Neither of the august organizations that award Oscars and Emmys has categories for awards to auto manufacturers for the use of their vehicles in movies and TV shows.
Imagine the hushed atmosphere, the growing tension, as tuxed and gowned celebrities rip open envelopes to announce:
'For best use of a car in a chase scene, the Oscar goes to ----!'
Obviously, they've missed a great opportunity. For more than a century now, the two seemingly disparate industries, now augmented by TV, have enjoyed a successful alliance.
The reason? Car manufacturers like - no, love - the exposure their vehicles receive on the big and little screens. The entertainment companies find the use of automobiles adds personality to character portrayal and story line.
How do you get the two together? Enter the product placement firms. These are the companies that specialize in getting their clients' products seen on camera. Before submitting a car nomination to the production company's transportation division, the product placement company reviews the script for the appropriateness of its client's vehicles. Call it car casting.
The placement company then recommends a specific vehicle for the character or characters in the script. Many script writers call for a specific make, model and even color for a character's car.
No bad guys
There are, however, caveats.
The specialists will not have clients' products used by unsavory characters. 'If the guy wears a black hat or is a drug dealer, we don't want him to drive a Ford product,' said Norm Funk, formerly of Showcase Placements Inc. in Burbank, Calif., the car specialist company that represents Ford. (Funk has since left the company.)
A case in point: Jerry Bruckheimer, producer of such hits as Top Gun, Days of Thunder and The Rock, has a big production under way called Gone In 60 Seconds that stars Oscar winner Nicolas Cage as a car thief. The plot has Cage's character stealing more than 50 cars in one night.
The result? Nobody, but nobody, wants this movie to include his or her company's vehicles. So Bruckheimer's production company has bought or rented vehicles.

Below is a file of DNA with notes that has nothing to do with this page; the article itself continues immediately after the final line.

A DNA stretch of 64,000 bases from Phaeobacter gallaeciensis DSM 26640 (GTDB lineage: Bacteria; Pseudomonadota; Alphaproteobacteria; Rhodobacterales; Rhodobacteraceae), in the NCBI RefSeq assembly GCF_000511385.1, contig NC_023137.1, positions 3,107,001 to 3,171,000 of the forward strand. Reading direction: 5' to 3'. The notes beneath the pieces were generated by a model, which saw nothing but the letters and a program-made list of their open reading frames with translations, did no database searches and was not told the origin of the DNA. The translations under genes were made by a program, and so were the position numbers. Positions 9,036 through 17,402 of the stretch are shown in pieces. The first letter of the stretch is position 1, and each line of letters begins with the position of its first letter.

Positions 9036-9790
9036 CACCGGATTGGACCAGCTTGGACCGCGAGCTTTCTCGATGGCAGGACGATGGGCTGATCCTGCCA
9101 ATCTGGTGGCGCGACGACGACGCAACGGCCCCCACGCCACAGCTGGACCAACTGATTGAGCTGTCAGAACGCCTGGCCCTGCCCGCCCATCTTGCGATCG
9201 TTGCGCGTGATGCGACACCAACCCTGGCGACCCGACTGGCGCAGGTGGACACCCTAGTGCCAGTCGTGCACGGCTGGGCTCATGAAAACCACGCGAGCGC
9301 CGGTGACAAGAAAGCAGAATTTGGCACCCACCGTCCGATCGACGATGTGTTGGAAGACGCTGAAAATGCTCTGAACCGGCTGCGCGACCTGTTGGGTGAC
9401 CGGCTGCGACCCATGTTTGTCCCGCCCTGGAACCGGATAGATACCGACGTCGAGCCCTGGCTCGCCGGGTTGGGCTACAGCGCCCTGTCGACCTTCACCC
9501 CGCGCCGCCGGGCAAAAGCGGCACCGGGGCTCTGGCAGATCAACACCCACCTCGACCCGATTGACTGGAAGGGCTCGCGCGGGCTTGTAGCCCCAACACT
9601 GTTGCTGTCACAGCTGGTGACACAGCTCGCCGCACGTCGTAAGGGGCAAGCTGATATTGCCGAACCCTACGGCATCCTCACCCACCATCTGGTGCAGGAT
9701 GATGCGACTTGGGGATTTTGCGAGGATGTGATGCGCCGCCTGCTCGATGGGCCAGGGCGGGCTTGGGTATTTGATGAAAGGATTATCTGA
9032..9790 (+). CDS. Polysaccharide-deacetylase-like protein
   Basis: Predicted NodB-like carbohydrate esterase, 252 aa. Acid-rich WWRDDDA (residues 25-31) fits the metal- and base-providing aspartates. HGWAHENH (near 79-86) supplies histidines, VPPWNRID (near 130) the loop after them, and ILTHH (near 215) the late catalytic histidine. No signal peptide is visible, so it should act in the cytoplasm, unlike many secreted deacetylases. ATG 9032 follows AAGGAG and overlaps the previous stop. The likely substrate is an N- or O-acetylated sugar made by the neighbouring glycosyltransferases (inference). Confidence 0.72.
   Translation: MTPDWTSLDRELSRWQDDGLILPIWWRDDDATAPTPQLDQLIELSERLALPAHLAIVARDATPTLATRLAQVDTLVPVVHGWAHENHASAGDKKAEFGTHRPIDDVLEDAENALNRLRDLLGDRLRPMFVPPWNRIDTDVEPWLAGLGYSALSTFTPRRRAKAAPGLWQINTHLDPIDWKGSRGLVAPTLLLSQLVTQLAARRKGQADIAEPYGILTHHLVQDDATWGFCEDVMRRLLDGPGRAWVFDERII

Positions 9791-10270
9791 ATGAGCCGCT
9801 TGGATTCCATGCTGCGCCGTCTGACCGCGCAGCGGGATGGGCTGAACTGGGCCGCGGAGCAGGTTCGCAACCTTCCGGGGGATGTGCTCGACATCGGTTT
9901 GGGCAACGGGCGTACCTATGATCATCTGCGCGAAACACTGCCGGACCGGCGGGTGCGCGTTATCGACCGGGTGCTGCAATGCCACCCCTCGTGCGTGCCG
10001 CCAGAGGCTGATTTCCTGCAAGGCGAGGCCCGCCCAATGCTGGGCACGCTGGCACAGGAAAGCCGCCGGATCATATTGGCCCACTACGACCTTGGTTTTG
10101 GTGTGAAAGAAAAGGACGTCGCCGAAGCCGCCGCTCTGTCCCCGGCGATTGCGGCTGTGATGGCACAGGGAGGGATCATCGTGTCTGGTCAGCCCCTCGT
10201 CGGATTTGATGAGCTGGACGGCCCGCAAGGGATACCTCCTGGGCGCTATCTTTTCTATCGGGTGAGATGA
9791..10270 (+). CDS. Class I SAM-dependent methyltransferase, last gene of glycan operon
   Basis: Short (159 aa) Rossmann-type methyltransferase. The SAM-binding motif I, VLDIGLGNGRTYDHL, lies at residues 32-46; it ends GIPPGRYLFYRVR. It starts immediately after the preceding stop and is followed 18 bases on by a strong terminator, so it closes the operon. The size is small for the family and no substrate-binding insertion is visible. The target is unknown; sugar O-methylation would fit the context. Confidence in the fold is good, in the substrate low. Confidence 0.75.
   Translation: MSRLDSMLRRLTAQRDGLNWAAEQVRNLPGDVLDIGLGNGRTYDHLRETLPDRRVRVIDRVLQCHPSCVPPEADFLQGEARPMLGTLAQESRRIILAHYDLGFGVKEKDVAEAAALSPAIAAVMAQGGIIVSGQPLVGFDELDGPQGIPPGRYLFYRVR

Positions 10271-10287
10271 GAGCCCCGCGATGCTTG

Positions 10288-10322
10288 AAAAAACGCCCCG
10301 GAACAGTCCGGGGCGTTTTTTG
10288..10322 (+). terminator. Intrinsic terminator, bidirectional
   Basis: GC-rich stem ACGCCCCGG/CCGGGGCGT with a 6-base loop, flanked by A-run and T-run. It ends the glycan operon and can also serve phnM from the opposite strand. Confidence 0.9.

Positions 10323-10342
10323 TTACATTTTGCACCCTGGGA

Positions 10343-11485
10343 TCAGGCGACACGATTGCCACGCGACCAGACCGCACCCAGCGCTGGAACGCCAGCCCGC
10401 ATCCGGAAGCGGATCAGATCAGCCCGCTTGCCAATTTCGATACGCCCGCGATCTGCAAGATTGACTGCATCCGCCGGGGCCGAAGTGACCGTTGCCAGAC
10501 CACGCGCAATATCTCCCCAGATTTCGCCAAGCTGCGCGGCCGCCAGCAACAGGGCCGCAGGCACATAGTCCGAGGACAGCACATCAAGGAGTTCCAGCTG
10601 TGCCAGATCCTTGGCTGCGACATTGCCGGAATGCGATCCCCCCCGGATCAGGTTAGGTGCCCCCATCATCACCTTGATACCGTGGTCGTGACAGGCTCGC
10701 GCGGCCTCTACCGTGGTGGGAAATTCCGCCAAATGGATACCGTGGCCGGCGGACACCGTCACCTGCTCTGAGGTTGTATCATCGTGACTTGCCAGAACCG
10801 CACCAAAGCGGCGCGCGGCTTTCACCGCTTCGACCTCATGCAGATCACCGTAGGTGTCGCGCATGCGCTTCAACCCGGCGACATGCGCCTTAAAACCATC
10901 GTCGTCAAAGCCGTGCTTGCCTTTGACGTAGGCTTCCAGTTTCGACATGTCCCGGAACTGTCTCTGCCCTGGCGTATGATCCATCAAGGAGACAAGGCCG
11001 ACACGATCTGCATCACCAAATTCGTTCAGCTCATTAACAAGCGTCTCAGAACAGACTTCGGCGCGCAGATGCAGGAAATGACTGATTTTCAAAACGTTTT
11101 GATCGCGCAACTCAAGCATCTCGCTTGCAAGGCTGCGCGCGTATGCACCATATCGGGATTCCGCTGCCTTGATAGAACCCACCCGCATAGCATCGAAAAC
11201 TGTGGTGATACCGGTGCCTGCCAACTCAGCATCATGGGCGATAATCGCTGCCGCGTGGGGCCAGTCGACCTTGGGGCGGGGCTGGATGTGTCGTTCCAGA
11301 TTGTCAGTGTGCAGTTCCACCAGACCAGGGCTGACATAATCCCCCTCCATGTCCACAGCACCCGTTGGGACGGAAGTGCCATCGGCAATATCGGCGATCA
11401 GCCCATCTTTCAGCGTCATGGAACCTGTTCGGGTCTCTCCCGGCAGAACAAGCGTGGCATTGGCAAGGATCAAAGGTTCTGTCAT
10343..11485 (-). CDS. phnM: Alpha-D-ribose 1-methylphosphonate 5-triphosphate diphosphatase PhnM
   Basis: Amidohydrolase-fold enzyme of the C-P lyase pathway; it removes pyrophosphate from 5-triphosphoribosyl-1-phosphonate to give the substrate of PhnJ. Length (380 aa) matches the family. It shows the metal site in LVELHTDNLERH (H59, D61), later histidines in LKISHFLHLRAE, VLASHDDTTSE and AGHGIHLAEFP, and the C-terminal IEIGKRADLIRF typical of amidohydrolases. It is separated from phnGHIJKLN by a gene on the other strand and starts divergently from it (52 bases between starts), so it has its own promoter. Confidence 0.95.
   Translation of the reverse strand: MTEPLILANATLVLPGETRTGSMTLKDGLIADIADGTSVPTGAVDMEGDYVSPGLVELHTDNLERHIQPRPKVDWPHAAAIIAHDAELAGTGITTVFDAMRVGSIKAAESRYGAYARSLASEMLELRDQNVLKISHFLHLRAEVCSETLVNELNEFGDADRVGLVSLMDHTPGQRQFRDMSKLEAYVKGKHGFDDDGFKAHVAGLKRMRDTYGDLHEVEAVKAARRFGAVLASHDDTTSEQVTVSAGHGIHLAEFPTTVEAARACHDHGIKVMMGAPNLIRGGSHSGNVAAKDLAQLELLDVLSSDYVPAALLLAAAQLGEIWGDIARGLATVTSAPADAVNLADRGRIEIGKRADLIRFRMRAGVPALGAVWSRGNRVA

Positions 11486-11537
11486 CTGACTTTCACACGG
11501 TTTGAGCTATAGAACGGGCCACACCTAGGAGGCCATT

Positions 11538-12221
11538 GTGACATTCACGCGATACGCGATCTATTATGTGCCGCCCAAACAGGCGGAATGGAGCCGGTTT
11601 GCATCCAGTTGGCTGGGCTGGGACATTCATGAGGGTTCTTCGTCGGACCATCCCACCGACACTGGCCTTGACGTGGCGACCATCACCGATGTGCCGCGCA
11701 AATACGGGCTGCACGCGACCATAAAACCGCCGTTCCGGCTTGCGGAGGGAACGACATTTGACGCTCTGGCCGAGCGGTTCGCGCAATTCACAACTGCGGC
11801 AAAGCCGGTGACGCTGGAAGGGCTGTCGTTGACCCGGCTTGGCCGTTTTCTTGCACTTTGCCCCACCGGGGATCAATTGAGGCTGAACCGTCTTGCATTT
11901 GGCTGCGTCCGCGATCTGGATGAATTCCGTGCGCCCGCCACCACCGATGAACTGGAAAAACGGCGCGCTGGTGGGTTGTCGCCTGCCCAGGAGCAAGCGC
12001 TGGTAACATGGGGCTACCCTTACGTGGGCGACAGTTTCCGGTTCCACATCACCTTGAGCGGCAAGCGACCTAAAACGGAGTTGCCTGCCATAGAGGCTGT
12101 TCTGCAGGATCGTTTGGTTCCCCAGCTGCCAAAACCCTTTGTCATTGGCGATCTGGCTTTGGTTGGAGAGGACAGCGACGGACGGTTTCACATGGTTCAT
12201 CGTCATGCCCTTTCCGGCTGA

Conversely, everyone wanted to be included in the Richard Gere and Julia Roberts movie Runaway Bride. Norm Marshall & Associates, which handles all General Motors brands, won out. Gere drove a Chevrolet Camaro convertible.
BMW's Bond deal
One high-profile example is the deal BMW made with the producers of the James Bond flicks. The new little Beemer Z8 in the latest Bond adventure, The World is Not Enough, got as much media time as the movie itself. But wouldn't Ian Fleming roll over in his grave knowing that his top, very-British secret service agent was driving a German car?
While Ford and GM seem to favor movie placements, Chrysler, using its longtime placement firm, Hadler Public Relations Inc., has focused on TV shows. Bob Hadler, agency vice president, said: 'Our primary focus is television. TV is much more immediate and has a quantifiable value.'
The placement successes of Ford and Chrysler through their exclusive agents may have triggered GM's September 1999 consolidation of all divisions to one product placement specialist, Norm Marshall & Associates, which has handled Chevrolet for 17 years. Previously, other firms handled Cadillac, Pontiac, GMC, Buick and Olds.
While the scope of placement activities will expand dramatically with this new assignment, agency President Norm Marshall said: 'There are over 600 different movies and shows now in the planning and preproduction phase. This means 600 different opportunities to place GM's 54 vehicles. But things can go awry. The producer may want a green Corvette, but red is the only color available. You can lose a placement that fast.'
What price product placement glory? Every specialist was extremely tight-lipped about the fees involved, but did say they received an annual retainer plus bonuses.
No one wants to discuss whether placement firms sometimes pay for a slot in a desirable film.
The reward for product placement isn't Oscars or Emmys; rather, it's the public seeing its favorite actors driving a specific vehicle.
And maybe there is some image transference, too, as in, 'Hey, look at me! I'm driving the same car James Bond drives!'